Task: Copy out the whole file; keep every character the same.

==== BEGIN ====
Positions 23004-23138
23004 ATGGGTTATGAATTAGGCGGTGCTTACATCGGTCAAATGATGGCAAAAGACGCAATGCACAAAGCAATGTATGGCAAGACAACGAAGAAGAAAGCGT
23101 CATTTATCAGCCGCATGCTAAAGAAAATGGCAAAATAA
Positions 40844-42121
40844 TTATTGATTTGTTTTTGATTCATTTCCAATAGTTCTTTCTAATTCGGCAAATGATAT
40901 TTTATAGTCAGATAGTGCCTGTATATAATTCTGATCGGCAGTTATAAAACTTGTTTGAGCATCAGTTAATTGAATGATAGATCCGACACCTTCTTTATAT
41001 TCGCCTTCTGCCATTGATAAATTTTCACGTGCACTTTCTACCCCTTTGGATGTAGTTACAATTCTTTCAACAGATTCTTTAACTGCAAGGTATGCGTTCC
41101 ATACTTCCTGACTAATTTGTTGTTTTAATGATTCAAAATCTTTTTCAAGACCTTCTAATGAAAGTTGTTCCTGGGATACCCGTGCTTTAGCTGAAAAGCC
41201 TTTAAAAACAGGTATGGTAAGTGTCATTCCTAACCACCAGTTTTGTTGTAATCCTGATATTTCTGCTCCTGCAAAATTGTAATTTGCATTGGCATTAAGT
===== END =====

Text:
Positions 23004-23138
23004 ATGGGTTATGAATTAGGCGGTGCTTACATCGGTCAAATGATGGCAAAAGACGCAATGCACAAAGCAATGTATGGCAAGACAACGAAGAAGAAAGCGT
23101 CATTTATCAGCCGCATGCTAAAGAAAATGGCAAAATAA
Positions 40844-42121
40844 TTATTGATTTGTTTTTGATTCATTTCCAATAGTTCTTTCTAATTCGGCAAATGATAT
40901 TTTATAGTCAGATAGTGCCTGTATATAATTCTGATCGGCAGTTATAAAACTTGTTTGAGCATCAGTTAATTGAATGATAGATCCGACACCTTCTTTATAT
41001 TCGCCTTCTGCCATTGATAAATTTTCACGTGCACTTTCTACCCCTTTGGATGTAGTTACAATTCTTTCAACAGATTCTTTAACTGCAAGGTATGCGTTCC
41101 ATACTTCCTGACTAATTTGTTGTTTTAATGATTCAAAATCTTTTTCAAGACCTTCTAATGAAAGTTGTTCCTGGGATACCCGTGCTTTAGCTGAAAAGCC
41201 TTTAAAAACAGGTATGGTAAGTGTCATTCCTAACCACCAGTTTTGTTGTAATCCTGATATTTCTGCTCCTGCAAAATTGTAATTTGCATTGGCATTAAGT